Our eclipse road trip exceeded my expectations. I worked long days, somewhat cleared my schedule, and Ben and I started driving Friday morning towards Utah. My summer had felt busy… busy but somehow not productive. And, as always, time passed too quickly. I needed a vacation but still had deadlines lurking. I waffled but made the final decision to go a few days before.
My professor defines working every day on your “vacation” as “being an adult.” I’m not convinced quite yet.
After a day in Salt Lake City we headed up to the Tetons to meet friends of friends and join a large group of eclipse watchers inside a massive migration of eclipse watchers. As usual I thought everything would be fine: traffic, access, gas, parking, accomodations. As usual, Ben did the worrying for the both of us. This took the shape of an unplanned detour to buy a gas canister, fill it up, and strap it to the roof of the Element before we hit Jackson Hole. Rumors of Jackson running out of gas filtered down to us. It made me excited to see a somewhat post-apocalyptic scene in the ski town. Ben was worried about traffic.
Driving through Jackson was uneventful. We waited a bit at one light for one left turn… but that was the extent of the chaos. The streets were, indeed, completely full of tourists. But the gas stations were working as normal and we filled up again.
Once we were in the Tetons the scene was calmer, more majestic. It was my first time there and I was completely distracted by the rock and the views. I felt some regret about never making it out there as a climber and missing my chance to explore those mountains. We successfully found a spot in the group camp site we were sharing and then went for a bike ride. I was really happy that the park had long bike trails that were perfect for soaking in the views. I’m learning how to visit places like the Tetons and keep busy, do the things I can do, not grieve too much for the things I can’t, and enjoy as much beauty as my frame can hold.
The next morning felt like a real treat: we slept in (rarely happens), our new friends made us pancakes (the best kind of friends to have!) and then we made our way to the beach where we would be watching the eclipse. Though seeing the moon take little bites of the sun through the dark glasses was interesting and we enjoyed noting how the temperature dropped and the shadows darkened, I wasn’t too impressed until totality. I also wasn’t prepared for how new, how stunning, how surreal that sight turned out. It made me want more minutes of that pseudo darkness. Photos don’t capture the beaming of the corona, the sunset colors on the horizon, the experience of being in a landscape of subtracted light. Right before totality we saw bands of darkness move across the scene. Clear patterns of wave peaks and troughs. Sunlight unraveling into constituent parts. Sunlight acting like a beam coming from a single source. These are called ‘shadow bands’ and are wonderfully mysterious. The eclipse reminded us of our universe. It changed something so fundamental to reality that you had to stop taking it for granted. What does it mean to have a sun? I can go on and on.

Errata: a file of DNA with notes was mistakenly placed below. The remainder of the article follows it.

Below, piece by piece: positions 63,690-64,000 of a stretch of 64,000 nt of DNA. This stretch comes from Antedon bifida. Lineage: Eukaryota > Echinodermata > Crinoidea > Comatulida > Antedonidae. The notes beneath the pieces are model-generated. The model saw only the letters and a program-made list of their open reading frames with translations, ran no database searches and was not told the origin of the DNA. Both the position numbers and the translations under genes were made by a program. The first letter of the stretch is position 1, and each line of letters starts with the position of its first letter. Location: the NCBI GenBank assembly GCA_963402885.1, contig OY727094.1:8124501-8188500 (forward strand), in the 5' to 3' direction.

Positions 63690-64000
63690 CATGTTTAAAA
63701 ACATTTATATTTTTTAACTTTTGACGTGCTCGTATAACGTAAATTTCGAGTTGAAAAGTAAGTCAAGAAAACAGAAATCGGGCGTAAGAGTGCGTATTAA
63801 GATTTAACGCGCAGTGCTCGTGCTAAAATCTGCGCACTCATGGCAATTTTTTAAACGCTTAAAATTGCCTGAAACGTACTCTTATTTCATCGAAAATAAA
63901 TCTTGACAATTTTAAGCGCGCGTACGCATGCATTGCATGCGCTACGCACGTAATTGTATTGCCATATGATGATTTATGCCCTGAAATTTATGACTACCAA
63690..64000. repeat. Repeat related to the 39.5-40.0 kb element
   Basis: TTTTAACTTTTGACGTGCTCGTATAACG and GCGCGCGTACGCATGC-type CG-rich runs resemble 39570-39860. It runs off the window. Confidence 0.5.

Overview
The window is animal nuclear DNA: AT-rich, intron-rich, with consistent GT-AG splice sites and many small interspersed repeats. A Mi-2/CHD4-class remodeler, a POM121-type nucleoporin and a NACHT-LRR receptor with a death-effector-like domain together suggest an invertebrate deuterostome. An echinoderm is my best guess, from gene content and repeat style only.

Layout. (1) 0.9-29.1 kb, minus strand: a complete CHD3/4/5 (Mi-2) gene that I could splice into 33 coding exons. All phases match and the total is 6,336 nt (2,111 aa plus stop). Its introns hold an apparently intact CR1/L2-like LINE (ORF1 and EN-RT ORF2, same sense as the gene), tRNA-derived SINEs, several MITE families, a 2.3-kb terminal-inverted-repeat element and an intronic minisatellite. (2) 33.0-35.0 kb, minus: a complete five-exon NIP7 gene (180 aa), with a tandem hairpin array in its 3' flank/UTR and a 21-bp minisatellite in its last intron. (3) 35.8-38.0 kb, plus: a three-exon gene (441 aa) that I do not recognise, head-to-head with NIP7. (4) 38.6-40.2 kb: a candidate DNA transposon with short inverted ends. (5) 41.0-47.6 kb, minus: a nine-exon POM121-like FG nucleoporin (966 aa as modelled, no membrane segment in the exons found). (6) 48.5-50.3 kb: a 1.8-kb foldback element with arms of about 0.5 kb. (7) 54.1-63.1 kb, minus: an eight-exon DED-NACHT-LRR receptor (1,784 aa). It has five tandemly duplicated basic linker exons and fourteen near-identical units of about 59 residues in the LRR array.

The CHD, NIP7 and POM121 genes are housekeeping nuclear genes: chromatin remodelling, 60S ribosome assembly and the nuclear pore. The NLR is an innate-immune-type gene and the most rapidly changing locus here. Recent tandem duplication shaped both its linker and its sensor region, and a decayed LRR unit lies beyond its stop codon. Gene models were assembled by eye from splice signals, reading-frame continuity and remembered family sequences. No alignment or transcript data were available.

Afterward, we took a walk and stayed long enough in the park to avoid traffic coming home. The eclipse trip was a success! And nothing bad happened except we accidentally forgot the full canister of gas at one of the gas stations.
The rest of the “vacation” was allocated for physical therapy and for some paragliding with Project Airtime. I was pretty thrilled to try flying. I have the opposite of a fear of heights. Views from above always fill me with joy. I’m excited about this new way of chasing them down.
Paragliding is very weather dependent so our schedule revolved around texts to Chris, the person taking us flying, and his take on the winds. On days we couldn’t go we went biking up in Park City. Jeff at National Abilities Center, one of the amazing humans I feel incredibly fortunate to meet through my injury, hooked me up with a fun mountain bike despite very short notice.
I’ve written a lot already. I won’t say much about Paragliding. Except to say it was just a taste — I hope to do more, later. It made me curious. The feeling is unreal and more gentle float than I expected. I love leaning a new world, feeling it open up. Leaning to navigate in three dimensions is a mind-altering experience.
Here is a video of my first flight with Project Airtime: